It’s easy for your healthcare providers to say, “Count your carbs precisely for accurate bolus dosing.” It’s quite another to do it day in, day out across myriad foods and different combinations of foods you eat. Got that right!
One meal might be a straight-forward lunch: turkey sandwich with sliced tomatoes, side of sliced cucumbers, half of a large apple and glass of fat-free milk. No sweat! The next meal? A couple of new recipes for dinner: bean and corn enchilada casserole served with a side of red cabbage and carrot slaw. Well, not so easy!
Studies show carb counting accuracy is a challenge even among the most seasoned carb counters.1,2 Yet as you know, precise carb counts are critically important to determine accurate bolus insulin doses and glucose control, especially after eating.3
Check out these practical pointers to precisely count carbohydrates when you eat at home:
- You've got a few advantages on your side. If you buy and prepare the foods you eat, you’ve got a front row seat - whether it’s a simple piece of fruit, glass of milk or a mixed up casserole you prepare. If you use a food with a Nutrition Facts label, the total carbohydrate count per serving is right in front of your eyes. Take advantage of these advantages.
- Start thinking about the carbohydrate counts of foods at the point of purchase. Buy similar sizes of fresh produce, like fruits, vegetables and starches. Similar sizes can result in similar carb counts.
- Be a creature of habit. OK, boring, if you will. But buying similar foods and preparing similar meals allows you to nail down the carb counts for the majority of the foods and meals you eat. Greater accuracy equals greater blood glucose control.
- For unpackaged foods without a Nutrition Facts label, like breads at a farmer’s market or bagels at a deli, seek out the carb count from the Nutrition Facts from similar items. Make your best guess.
- For mixed dishes that contain a source of starch (grains, pasta or beans/legumes), like the bean and corn enchilada mentioned above, you’ll likely be in the zone if you use 30 grams of carbohydrate per one cup serving.
- Keep measuring equipment out and visible. Measure out portions of the common foods and calorie-containing beverages you eat and drink once in a while. This keeps your portions and your carb estimates more precise. Ah yes, our eyes (and thus portions) grow with time.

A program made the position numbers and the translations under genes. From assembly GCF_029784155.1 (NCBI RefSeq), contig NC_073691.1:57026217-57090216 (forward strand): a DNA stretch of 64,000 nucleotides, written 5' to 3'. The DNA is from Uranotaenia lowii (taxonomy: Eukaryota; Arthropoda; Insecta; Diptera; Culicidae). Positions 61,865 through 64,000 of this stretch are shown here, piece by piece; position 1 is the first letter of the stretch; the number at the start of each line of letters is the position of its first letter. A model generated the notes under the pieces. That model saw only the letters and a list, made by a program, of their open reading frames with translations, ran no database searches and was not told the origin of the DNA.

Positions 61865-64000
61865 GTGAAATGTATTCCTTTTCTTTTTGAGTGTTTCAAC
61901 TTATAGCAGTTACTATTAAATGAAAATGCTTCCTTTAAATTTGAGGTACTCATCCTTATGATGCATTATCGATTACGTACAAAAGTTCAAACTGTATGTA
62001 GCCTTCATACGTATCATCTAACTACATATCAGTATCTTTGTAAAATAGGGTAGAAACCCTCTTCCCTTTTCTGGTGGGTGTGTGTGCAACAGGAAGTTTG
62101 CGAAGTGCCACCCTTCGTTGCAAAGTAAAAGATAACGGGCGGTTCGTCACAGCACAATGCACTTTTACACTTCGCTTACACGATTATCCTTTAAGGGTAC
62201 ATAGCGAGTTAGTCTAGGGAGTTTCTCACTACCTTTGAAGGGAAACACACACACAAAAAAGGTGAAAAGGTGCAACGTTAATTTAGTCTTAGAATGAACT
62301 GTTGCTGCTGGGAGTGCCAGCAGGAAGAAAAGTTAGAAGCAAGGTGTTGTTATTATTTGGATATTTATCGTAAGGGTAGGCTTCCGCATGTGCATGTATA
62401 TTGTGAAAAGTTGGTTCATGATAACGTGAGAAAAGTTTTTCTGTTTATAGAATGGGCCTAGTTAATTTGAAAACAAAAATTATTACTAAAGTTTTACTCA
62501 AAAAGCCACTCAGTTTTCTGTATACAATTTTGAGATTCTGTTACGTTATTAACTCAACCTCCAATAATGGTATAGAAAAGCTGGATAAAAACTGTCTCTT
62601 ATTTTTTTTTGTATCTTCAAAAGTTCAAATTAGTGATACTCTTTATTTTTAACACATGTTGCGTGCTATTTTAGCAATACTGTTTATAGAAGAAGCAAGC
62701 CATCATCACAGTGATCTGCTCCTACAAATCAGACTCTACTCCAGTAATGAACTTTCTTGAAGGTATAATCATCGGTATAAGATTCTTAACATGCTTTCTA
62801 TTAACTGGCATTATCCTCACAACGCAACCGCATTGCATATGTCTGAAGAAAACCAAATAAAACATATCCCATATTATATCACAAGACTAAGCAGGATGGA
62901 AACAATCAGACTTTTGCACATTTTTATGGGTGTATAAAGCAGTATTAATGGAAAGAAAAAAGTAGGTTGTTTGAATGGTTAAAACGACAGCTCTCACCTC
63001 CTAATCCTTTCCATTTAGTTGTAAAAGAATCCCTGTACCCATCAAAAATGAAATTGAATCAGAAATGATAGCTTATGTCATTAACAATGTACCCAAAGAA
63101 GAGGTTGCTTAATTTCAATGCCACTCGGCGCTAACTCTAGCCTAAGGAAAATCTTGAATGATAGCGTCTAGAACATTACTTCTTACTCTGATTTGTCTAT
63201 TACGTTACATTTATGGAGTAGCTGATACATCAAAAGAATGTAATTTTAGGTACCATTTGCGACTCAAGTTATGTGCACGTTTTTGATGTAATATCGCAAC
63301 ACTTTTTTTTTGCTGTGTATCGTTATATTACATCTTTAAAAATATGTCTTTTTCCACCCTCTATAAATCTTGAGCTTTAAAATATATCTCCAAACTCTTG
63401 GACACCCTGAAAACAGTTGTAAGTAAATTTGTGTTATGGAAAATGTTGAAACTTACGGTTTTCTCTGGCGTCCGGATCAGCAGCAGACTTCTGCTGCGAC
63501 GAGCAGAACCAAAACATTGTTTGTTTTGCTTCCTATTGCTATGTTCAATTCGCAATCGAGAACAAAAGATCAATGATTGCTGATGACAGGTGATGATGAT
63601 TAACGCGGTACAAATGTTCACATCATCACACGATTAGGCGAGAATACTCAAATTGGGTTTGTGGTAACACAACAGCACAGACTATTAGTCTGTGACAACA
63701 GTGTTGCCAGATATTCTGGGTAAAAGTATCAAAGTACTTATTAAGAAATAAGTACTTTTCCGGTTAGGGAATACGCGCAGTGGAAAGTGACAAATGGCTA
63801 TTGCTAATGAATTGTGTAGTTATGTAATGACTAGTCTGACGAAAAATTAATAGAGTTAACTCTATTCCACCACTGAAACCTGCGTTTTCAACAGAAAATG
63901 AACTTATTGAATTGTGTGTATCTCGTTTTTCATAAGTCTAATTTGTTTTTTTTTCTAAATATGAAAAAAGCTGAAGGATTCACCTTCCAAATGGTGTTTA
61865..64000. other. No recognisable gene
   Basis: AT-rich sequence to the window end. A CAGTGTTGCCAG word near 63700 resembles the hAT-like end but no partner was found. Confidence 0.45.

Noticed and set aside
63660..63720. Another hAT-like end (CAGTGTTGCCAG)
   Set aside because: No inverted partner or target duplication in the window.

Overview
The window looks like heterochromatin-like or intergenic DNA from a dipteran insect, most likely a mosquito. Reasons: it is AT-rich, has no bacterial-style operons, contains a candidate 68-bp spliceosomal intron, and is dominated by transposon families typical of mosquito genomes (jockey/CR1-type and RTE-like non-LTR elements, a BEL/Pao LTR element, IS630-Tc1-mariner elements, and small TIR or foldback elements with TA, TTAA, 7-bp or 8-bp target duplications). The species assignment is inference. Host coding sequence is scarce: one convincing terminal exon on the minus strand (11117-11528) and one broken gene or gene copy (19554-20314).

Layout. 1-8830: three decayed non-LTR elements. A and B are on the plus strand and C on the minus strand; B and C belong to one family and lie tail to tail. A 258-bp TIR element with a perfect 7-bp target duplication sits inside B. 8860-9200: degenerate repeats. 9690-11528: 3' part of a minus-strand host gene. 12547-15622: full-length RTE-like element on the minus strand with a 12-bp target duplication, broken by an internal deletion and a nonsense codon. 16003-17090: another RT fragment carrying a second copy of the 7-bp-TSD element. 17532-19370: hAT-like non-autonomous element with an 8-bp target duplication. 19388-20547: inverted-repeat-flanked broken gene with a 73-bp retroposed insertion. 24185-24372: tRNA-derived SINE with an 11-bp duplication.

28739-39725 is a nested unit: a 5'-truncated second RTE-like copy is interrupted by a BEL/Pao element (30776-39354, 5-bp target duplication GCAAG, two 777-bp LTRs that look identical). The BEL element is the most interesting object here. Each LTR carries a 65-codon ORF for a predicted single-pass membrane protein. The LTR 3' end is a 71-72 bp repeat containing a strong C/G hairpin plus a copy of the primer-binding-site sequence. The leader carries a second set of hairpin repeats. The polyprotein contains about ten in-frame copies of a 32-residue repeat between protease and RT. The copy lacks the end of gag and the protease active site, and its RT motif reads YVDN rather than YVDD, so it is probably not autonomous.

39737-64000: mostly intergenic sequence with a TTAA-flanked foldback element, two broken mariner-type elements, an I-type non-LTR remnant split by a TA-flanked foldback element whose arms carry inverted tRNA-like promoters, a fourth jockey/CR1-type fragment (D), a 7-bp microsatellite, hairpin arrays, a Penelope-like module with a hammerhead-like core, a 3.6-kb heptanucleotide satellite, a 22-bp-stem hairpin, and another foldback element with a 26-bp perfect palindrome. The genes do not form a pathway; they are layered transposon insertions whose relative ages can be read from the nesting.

- Challenge yourself on occasion to a measuring accuracy duel. Serve yourself a usual portion, say of oatmeal, rice, corn or squash. Then measure it with your measuring equipment. Too little, too much or just right? The better you train your eyes to estimate portions, the more accurate your carbohydrate counts will be when you eat at home or eat restaurant foods.
- Calculate accurate carb counts for recipes and dishes you commonly prepare. Keep notes about serving sizes and carb counts on the recipe. Too much bother? Today there are plenty of recipes from diabetes and health-related cookbooks, websites and other online resources that typically provide the carb count.
- Do you need to subtract fiber grams from your total carbohydrate count? Maybe. Expert consensus suggests that only people who count their carbohydrate intake to determine their doses of rapid-acting insulin need to factor in fiber. And that’s only when the fiber grams from a food or meal are individually or cumulatively five grams of fiber or more.4 If this is the case, subtract half the grams of fiber from the total carbohydrate count for the food or meal to account for the indigestible fiber.5
Stay tuned for my next Podder Talk post with tips to help increase your carb counting accuracy when you eat at restaurants.
The Omnipod insulin pump lets you create and name up to 36 carb or bolus presets in your PDM, so you can keep your carb count totals right at your fingertips. Click here to learn more about the Omnipod and try a free demo for yourself.
NOTE: Information posted on Suite D is not intended to be taken as medical advice. Always consult with your healthcare provider for questions and guidance on managing any health-related issues.
- Brazeau AS, Mircescu H, Desjardins K, Leroux C, Strychar I, Ekoé JM, Rabasa-Lhoret R. Carbohydrate counting accuracy and blood glucose variability in adults with type 1 diabetes. Diabetes Res Clin Pract. 2013;99(1):19-23.
- Bishop FK, Maahs DM, Spiegel G, Owen D, Klingensmith GJ, Bortsov A, Thomas J, Mayer-Davis EJ. The carbohydrate counting in adolescents with type 1 diabetes (CCAT) study. Diabetes Spectrum. 2009;22(1):56–62.
- Evert A et al. Nutrition Therapy Recommendations for Management of Adults with Diabetes. Diabetes Care. 2013;36(11):3821-42.
- Wheeler M, et al. Choose Your Foods: Exchange Lists for Diabetes, Sixth Edition, 2008: Description and Guidelines for Use. J Acad Nutr Diet. 2008;(5):883-888.
- Warshaw HS, Bolderman KM. Practical carbohydrate counting: A how-to-teach guide for health professionals, 2nd ed. American Diabetes Association. 2008.